Category: Unusual Baby Names
By Linda Rosenkrantz
Happy Father’s Day! This year we are saluting some Dads whose little girls and boys grew up and landed in the celebrisphere. And as we focused—you guess it– on those with the most interesting names, we found it to be a terrifically multi-cultural crowd, hailing from places as far-flung as Israel, India and Italy. And with many of them having very distinguished careers of their own.
Here are some our favorite paternal parents of celebs:.
Natalie Portman’s father Avner Hershlag is a US-trained Israeli gynecologist and fertility specialist. Avner is the Hebrew form of Abner and is the name of the protagonist of the film Munich, played by Eric Bana.
This week’s news includes some of the rarest names of the year, what’s hot in Australia, what’s banned in Italy, and a girl named after a piece of candy.
Do you love names ending in -leigh? They’re not a new trend – parents have been using Ashleigh and Kayleigh for decades – but the sheer number of leigh names has boomed over the last few years. Here’s a rundown of all the names ending in -leigh (and just -eigh) used for girls in 2017, from Ryleigh to Zaileigh.
If you’re more of a -ly or -ley person, don’t feel left out: here are the most stylish names with those endings.
By Eleanor Nickerson
Following on from my analysis of the top Welsh names in Wales and the top Scottish names in Scotland, it’s time to have a look at one of the most overlooked, yet up-and-coming, areas of Celtic naming — Cornish names.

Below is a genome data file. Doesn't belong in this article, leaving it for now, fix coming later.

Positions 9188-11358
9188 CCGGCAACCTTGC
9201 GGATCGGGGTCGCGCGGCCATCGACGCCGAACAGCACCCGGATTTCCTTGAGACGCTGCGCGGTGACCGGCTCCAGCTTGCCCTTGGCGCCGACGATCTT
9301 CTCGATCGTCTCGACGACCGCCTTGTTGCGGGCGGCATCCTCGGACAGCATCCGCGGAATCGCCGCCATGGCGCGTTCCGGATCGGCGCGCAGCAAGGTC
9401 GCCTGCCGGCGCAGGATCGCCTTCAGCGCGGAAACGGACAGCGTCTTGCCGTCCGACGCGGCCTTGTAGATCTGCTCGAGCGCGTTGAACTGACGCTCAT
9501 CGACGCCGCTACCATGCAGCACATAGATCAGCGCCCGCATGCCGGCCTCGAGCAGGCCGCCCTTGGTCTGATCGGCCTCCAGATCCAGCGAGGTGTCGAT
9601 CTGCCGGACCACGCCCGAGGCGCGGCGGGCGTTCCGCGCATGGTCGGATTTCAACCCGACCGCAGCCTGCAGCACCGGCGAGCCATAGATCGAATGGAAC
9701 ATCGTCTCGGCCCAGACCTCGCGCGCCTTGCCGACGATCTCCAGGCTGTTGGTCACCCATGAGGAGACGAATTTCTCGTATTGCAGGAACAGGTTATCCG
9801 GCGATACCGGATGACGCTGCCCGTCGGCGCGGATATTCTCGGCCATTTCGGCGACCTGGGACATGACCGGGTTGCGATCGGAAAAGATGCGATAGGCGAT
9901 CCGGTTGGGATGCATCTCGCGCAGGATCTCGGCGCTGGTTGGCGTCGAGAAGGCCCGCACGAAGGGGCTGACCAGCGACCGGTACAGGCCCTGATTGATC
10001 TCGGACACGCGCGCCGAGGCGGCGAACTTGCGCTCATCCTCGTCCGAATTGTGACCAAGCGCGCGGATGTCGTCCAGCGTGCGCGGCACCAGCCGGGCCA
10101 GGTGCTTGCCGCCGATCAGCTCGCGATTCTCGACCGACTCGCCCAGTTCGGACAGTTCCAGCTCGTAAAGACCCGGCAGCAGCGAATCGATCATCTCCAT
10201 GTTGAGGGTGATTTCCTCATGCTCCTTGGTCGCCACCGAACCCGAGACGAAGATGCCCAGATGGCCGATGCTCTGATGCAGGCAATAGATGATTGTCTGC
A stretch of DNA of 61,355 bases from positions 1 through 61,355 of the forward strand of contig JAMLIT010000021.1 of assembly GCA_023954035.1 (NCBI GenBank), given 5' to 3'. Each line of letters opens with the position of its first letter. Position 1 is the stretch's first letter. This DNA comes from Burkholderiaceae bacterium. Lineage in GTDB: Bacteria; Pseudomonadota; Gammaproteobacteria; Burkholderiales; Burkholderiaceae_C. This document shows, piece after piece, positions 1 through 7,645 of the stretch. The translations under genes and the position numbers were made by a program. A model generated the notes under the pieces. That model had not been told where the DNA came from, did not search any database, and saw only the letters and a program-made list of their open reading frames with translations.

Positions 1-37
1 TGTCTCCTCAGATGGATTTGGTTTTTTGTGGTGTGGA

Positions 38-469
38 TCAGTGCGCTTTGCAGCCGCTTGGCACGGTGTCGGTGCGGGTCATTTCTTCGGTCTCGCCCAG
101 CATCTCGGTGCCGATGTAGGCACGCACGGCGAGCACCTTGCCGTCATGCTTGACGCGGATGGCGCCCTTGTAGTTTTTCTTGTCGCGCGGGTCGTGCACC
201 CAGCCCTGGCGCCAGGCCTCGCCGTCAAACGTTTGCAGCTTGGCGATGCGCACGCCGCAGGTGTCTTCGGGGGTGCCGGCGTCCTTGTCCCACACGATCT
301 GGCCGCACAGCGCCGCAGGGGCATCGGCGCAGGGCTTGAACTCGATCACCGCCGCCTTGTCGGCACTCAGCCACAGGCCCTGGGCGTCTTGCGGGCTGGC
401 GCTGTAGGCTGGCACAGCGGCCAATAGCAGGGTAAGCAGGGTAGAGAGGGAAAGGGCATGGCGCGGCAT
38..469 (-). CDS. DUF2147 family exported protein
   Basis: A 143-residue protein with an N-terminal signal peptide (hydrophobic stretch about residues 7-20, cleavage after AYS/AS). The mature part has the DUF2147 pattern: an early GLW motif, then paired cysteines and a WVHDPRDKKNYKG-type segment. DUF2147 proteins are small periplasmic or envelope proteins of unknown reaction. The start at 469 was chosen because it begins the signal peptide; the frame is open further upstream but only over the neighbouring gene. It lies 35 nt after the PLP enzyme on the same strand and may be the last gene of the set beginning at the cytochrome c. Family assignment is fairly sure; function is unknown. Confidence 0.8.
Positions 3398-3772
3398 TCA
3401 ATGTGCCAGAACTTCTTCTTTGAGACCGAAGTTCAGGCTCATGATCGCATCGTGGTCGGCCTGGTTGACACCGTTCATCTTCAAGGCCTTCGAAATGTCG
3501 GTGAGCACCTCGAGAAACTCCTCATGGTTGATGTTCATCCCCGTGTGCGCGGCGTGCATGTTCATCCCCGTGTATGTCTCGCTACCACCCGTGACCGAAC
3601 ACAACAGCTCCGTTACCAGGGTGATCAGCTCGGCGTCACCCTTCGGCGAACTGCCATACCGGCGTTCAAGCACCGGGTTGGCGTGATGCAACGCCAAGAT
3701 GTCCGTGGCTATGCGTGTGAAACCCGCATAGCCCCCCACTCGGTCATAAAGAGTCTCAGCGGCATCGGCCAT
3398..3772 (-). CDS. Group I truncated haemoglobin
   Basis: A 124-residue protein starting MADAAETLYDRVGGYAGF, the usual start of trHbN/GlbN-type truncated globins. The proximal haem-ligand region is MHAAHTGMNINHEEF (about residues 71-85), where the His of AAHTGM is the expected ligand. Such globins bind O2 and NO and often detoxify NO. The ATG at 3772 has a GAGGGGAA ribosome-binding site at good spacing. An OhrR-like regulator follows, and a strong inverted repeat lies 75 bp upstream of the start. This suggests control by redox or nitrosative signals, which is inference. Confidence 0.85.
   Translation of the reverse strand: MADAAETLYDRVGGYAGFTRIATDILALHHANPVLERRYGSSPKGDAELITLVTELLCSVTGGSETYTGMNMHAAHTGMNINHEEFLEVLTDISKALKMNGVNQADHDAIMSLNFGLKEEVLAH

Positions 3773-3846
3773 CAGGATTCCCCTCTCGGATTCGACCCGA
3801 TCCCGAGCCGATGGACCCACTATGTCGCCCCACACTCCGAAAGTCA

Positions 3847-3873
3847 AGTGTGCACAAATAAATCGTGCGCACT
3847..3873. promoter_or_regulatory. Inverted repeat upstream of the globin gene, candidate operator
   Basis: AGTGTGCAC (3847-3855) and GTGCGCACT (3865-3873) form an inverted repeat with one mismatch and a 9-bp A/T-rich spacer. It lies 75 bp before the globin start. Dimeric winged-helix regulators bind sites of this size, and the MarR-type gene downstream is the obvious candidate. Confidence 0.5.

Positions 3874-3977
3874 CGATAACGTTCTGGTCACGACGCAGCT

Unlike their Irish, Scottish and Welsh cousins, Cornish names are still the relative under-dogs in the world of Celtic names. When you look at the overall statistics for England and Wales, Cornish names—with the exception of long-since-adopted-by-the-western-world Jennifer and Tristan—are pretty well hidden.
However, times are changing, and there are signs of Cornish names such as Elowen, Jago and Lowenna getting more wider exposure and usage every year. Quite possibly some of these choices will be the next Dylans, Ryans, Erins and Megans.
Let’s look at the comebacks in the US charts this year. These aren’t names that have returned to the Top 100, or even the Top 1000. I’m talking about names that disappeared completely from the official name data – because they were used for less than 5 boys or girls each year – and reappeared in 2017.
Some of them have been away for a long time. Esper, which was given to 6 girls in 2017, was last recorded for girls in 1912 and for boys in 1926. Addiemae (or Addie–Mae – the data doesn’t record punctuation) hasn’t been seen since 1915, while Rayo and Union last appeared in 1923.
Many of the returners are variant spellings of popular names. They’re not common enough to make it into the charts every year, but odds are that occasionally enough parents will name their kid Ferne, Izabele or Keagyn to put it in the rankings.
By Linda Rosenkrantz
With Arbor Day arriving this week, our thoughts naturally turn to trees and their names. I was quite surprised to find that this holiday has very deep international roots: the first recorded celebratory plantation dates back to 1594, in the Spanish village of Mondoñedo, where lime and horse-chestnut trees are still planted annually. Modern Arbor Day was launched in another Spanish village in 1805, celebrated with festivals and feasts. The initial American commemoration took place in Nebraska in 1872, when an estimated one million trees were planted.
But I digress.
Looking at tree names and seeing the usual suspects that have started to be transplanted onto baby birth certificates—Maple, Ash, Aspen, Cedar, Magnolia, Juniper, Willow, Olive, etc., I got intrigued by some of their scientific names, and found, yes, a forest of lovely, undiscovered new possibilities. Here are some of the most usable—forming yet another category of secret nature names.